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Everything posted by cimawr

  1. Erm - you do know who STARTED this thread, right?
  2. Erm... you have that sort of backwards. Pica means having a craving and eating non-food items; depending on what's being eaten, it's a symptom of a number of different disorders, some psychological, some physical. IIRC, pica also refers to a type size (as in the size of characters on a screen or in print)...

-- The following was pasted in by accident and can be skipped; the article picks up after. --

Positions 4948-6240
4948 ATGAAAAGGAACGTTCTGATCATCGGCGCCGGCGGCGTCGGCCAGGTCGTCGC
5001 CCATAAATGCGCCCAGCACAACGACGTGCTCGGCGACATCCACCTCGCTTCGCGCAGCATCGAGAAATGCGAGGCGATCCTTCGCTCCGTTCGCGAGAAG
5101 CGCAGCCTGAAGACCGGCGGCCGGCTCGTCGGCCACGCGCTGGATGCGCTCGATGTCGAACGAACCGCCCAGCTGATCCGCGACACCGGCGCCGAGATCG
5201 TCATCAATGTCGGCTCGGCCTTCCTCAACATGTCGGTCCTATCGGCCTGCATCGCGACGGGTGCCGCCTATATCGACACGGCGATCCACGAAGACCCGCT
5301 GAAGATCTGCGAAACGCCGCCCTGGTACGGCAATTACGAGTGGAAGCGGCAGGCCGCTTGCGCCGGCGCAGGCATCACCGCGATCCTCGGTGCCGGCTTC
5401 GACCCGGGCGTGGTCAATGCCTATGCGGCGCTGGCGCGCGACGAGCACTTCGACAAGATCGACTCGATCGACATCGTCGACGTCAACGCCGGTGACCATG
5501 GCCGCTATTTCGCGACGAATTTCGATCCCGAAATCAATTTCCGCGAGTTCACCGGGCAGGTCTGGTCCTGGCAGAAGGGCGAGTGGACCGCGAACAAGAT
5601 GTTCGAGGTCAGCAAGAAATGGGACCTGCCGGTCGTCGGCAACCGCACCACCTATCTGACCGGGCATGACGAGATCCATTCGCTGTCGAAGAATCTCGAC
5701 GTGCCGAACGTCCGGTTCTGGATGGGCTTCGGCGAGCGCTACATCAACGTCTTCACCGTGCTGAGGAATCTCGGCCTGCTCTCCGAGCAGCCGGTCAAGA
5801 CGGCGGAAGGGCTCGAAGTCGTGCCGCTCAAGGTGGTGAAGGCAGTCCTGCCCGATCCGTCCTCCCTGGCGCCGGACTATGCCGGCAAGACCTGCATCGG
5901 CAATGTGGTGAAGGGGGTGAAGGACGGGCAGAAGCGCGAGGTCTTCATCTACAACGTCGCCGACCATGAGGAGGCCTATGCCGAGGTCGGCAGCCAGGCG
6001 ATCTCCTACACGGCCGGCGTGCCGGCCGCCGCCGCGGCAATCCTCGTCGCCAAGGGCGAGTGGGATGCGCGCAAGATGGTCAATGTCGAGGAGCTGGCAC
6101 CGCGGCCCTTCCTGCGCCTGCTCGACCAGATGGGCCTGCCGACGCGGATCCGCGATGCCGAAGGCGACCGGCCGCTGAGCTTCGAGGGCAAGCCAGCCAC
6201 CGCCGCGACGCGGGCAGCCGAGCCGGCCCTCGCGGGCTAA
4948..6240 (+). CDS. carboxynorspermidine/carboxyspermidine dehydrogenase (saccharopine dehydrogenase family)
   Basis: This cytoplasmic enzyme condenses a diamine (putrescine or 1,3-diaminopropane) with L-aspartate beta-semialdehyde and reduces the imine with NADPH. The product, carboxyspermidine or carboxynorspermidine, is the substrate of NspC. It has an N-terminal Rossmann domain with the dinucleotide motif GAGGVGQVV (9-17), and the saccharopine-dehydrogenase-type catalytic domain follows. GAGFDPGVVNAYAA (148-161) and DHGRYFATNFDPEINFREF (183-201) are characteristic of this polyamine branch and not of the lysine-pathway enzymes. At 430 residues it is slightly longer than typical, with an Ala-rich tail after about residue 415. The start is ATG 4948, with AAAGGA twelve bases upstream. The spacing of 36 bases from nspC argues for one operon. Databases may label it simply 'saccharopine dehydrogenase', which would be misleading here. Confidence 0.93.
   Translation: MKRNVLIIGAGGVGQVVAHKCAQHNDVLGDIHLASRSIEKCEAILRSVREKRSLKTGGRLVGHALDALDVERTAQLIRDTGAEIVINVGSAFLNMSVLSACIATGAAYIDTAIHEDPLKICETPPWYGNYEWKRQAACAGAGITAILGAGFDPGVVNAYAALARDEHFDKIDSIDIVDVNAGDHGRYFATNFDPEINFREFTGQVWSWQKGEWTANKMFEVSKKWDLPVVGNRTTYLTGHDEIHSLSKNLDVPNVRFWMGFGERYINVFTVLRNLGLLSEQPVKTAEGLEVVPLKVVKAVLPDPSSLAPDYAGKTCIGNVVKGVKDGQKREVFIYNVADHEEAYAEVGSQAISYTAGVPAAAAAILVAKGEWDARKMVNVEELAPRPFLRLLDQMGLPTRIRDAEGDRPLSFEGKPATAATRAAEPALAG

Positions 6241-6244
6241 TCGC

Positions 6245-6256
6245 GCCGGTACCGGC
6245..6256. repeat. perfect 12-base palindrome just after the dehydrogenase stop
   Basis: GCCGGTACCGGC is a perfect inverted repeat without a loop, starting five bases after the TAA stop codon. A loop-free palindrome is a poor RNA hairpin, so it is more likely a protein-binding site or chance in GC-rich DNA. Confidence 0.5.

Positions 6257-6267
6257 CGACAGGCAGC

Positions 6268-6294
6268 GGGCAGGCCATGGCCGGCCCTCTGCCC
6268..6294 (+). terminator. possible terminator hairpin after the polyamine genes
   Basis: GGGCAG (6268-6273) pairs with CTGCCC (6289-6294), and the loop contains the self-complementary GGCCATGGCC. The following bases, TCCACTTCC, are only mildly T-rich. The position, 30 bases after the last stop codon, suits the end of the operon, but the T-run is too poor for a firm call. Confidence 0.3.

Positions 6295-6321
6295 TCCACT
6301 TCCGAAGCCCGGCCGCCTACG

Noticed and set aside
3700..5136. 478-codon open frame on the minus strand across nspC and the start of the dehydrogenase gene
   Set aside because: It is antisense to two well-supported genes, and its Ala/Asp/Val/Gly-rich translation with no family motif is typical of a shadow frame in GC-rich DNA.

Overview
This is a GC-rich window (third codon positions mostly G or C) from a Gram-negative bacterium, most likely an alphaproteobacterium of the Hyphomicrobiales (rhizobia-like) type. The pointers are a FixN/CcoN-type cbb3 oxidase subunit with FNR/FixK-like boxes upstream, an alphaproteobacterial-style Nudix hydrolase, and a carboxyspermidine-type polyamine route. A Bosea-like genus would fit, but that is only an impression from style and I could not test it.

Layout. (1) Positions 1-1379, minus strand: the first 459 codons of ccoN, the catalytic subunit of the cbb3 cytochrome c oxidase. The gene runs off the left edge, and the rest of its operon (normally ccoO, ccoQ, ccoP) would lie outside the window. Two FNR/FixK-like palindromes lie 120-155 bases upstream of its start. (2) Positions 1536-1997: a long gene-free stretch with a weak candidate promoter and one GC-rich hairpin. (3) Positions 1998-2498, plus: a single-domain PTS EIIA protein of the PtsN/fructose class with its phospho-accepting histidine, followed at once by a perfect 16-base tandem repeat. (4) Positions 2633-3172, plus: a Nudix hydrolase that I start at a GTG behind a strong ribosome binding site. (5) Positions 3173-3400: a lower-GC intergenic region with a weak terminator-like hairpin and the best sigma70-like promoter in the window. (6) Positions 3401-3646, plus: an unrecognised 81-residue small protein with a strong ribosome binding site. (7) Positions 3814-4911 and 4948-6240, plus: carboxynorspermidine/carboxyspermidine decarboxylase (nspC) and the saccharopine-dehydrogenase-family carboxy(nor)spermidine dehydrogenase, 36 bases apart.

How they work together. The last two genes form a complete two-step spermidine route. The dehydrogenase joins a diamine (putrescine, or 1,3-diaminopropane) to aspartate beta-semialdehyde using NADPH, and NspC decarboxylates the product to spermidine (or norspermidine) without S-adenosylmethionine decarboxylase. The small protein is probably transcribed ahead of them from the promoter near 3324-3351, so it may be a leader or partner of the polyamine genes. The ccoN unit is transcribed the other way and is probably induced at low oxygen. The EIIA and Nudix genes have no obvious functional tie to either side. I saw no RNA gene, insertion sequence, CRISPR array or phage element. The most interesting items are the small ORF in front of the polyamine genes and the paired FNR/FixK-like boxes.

3. Sorry to be the bearer of bad news, but considering this dog's breed and the behaviour he's showing when seeing other dogs, I urge you to think very, very hard about whether you want to take on both a liability and life-long management of a dog-aggressive dog. SOAPBOX MODE ON: The vast majority of Pit Bulls are wonderful, friendly, loving dogs - with PEOPLE. Until very recently, they were always selectively bred to have almost NO aggression towards humans, and most of them retain that instinct. However, they were ALSO specifically and selectively bred for the purpose of fighting and killing other dogs, and NO amount of training will remove the instinct. If well-trained from puppyhood, and handled by VERY EXPERIENCED people who know how to read the dog's body language (Pits often don't "signify" when they attack other dogs), they can be prevented from *acting* on the instinct, but it is there and must always be considered. Most Pits don't attack *every* dog they see, but some will; some are fine with select dogs they know, some are fine with all dogs under a certain size, etc. But every responsible & educated Pit owner I know, as well as every respectable Pit Bull rescue organization, will tell you that you should NEVER trust a Pit not to fight. It's exactly the same as always needing to be aware that Beagles mayl chase rabbits, Jack Russells may kill small prey animals and harass larger ones, Greyhounds will run, etc. It doesn't make them bad dogs, it simply makes them animals doing what they were created to do. The issue, of course, is that in the case of Pit Bulls, the instinctive behavior is extremely dangerous to other people's pets. Given that this dog is an intact adult male who has been running loose, and that he is showing intent focus on other dogs, odds are very high that he is already "turned on" to the desire to fight other dogs. If you want to keep him, again, you need to be prepared to take that extremely seriously. I would strongly suggest immediately investing in a break stick: Break Sticks And here are some links for you to educate yourself about the breed; the websites are well-known and respected organizations which deal with Pit Bull rescue: Pros and Cons of owning a Pit Bull - scroll down to the section highlighted in grey PBRC This page is about living with more than one Pit, but has good tips on how to forestall fighting: Living with multiple pits Pit Bulls at Dog Parks As well as a quote from one of the pages (for those who might argue the above): "Never trust a pit bull not to fight. It is not a hate of other dogs that causes pit bulls to fight, but rather an "urge" to do so that has been bred into the dogs for many generations. Pit bulls may fight over hierarchic status, but external stimulus or excitement can also trigger a fight. Remember that any canine can fight, but pit bulls were bred specifically for their drive, intensity, and determination to win. Pit bull owners must be aware of the remarkable fighting abilities these dogs posses and always keep in mind that pit bulls have the potential to inflict serious injury to other animals. A pit bull may not even be the one starting a conflict, but he has the genetics to finish it. Remember that pit bulls are almost always blamed no matter who initiated the hostilities, and often end up paying the price...as does the owner!." SOAPBOX MODE OFF.